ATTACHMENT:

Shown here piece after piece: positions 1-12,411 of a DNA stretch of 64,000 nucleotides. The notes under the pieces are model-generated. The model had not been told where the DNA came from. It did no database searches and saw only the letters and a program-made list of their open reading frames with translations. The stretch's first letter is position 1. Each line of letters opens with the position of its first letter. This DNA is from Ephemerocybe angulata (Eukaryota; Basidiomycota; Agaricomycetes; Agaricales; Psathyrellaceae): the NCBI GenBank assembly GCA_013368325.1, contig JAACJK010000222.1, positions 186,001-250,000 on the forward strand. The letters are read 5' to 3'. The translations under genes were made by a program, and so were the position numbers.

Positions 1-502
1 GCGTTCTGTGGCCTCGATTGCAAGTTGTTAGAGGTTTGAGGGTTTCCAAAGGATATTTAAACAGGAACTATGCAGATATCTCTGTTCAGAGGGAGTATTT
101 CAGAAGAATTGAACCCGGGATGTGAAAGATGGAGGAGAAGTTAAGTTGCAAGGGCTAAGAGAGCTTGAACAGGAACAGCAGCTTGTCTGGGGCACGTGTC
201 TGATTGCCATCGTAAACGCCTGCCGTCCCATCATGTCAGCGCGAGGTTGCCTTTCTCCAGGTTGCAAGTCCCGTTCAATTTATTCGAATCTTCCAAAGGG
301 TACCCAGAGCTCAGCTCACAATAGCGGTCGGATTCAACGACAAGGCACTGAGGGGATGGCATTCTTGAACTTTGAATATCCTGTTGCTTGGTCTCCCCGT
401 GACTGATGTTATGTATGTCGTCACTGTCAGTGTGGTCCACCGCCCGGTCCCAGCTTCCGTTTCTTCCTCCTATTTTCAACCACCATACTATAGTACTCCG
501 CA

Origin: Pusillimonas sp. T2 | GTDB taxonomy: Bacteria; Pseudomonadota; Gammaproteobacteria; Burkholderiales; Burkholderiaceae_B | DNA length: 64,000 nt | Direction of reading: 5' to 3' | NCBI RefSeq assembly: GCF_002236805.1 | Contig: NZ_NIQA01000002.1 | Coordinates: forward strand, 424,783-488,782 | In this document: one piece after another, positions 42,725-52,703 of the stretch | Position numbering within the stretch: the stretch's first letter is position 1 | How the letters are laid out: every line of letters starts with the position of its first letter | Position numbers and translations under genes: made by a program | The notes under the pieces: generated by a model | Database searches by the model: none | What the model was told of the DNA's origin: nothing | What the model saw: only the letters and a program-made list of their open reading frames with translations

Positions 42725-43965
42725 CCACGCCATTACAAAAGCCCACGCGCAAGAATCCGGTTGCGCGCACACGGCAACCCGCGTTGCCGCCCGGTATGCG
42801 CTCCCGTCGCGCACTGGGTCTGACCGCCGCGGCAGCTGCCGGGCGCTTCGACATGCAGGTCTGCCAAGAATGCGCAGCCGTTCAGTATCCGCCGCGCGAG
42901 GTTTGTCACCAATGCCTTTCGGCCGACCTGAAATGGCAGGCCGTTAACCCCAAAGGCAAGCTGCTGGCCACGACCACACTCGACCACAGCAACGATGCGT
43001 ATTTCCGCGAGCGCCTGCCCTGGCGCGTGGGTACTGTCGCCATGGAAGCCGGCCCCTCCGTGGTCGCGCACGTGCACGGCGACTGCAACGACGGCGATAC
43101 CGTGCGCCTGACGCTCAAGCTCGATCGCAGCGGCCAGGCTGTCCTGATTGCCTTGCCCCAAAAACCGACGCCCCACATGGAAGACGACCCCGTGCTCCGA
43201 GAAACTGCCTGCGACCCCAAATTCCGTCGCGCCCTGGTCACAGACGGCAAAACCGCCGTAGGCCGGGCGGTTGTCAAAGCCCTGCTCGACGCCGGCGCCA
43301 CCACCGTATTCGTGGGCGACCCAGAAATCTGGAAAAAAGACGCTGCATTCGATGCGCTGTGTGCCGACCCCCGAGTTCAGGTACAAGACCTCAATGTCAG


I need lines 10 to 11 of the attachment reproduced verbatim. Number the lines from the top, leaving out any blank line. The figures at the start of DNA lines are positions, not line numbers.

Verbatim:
Positions 42725-43965
42725 CCACGCCATTACAAAAGCCCACGCGCAAGAATCCGGTTGCGCGCACACGGCAACCCGCGTTGCCGCCCGGTATGCG